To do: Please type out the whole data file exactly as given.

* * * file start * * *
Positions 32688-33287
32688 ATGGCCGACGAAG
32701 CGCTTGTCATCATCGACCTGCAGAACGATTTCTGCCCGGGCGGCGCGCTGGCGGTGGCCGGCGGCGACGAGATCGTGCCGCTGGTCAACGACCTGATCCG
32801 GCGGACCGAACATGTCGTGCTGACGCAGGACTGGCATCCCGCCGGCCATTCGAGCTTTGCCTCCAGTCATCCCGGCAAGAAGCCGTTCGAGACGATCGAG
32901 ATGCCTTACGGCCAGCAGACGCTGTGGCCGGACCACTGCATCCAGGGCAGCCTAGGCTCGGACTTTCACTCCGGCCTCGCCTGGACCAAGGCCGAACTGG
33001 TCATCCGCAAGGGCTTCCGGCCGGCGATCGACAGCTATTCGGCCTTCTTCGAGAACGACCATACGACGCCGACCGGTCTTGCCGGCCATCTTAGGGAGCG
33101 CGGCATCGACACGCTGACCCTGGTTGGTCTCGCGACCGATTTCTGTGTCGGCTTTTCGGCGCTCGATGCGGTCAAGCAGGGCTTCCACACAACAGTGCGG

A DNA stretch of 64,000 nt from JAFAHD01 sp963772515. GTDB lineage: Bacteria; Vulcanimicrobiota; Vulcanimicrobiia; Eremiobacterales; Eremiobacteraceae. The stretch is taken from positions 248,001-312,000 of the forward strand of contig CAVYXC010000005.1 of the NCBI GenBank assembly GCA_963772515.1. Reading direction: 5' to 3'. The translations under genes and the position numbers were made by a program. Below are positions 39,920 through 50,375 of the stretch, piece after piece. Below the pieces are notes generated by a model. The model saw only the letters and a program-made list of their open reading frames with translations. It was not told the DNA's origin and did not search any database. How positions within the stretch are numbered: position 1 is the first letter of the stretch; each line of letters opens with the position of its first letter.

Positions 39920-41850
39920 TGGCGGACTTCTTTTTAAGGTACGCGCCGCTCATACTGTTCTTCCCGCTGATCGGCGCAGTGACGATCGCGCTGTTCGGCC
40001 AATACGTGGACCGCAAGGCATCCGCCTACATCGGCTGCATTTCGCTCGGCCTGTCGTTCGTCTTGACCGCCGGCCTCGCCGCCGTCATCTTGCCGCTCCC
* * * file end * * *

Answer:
Positions 32688-33287
32688 ATGGCCGACGAAG
32701 CGCTTGTCATCATCGACCTGCAGAACGATTTCTGCCCGGGCGGCGCGCTGGCGGTGGCCGGCGGCGACGAGATCGTGCCGCTGGTCAACGACCTGATCCG
32801 GCGGACCGAACATGTCGTGCTGACGCAGGACTGGCATCCCGCCGGCCATTCGAGCTTTGCCTCCAGTCATCCCGGCAAGAAGCCGTTCGAGACGATCGAG
32901 ATGCCTTACGGCCAGCAGACGCTGTGGCCGGACCACTGCATCCAGGGCAGCCTAGGCTCGGACTTTCACTCCGGCCTCGCCTGGACCAAGGCCGAACTGG
33001 TCATCCGCAAGGGCTTCCGGCCGGCGATCGACAGCTATTCGGCCTTCTTCGAGAACGACCATACGACGCCGACCGGTCTTGCCGGCCATCTTAGGGAGCG
33101 CGGCATCGACACGCTGACCCTGGTTGGTCTCGCGACCGATTTCTGTGTCGGCTTTTCGGCGCTCGATGCGGTCAAGCAGGGCTTCCACACAACAGTGCGG

A DNA stretch of 64,000 nt from JAFAHD01 sp963772515. GTDB lineage: Bacteria; Vulcanimicrobiota; Vulcanimicrobiia; Eremiobacterales; Eremiobacteraceae. The stretch is taken from positions 248,001-312,000 of the forward strand of contig CAVYXC010000005.1 of the NCBI GenBank assembly GCA_963772515.1. Reading direction: 5' to 3'. The translations under genes and the position numbers were made by a program. Below are positions 39,920 through 50,375 of the stretch, piece after piece. Below the pieces are notes generated by a model. The model saw only the letters and a program-made list of their open reading frames with translations. It was not told the DNA's origin and did not search any database. How positions within the stretch are numbered: position 1 is the first letter of the stretch; each line of letters opens with the position of its first letter.

Positions 39920-41850
39920 TGGCGGACTTCTTTTTAAGGTACGCGCCGCTCATACTGTTCTTCCCGCTGATCGGCGCAGTGACGATCGCGCTGTTCGGCC
40001 AATACGTGGACCGCAAGGCATCCGCCTACATCGGCTGCATTTCGCTCGGCCTGTCGTTCGTCTTGACCGCCGGCCTCGCCGCCGTCATCTTGCCGCTCCC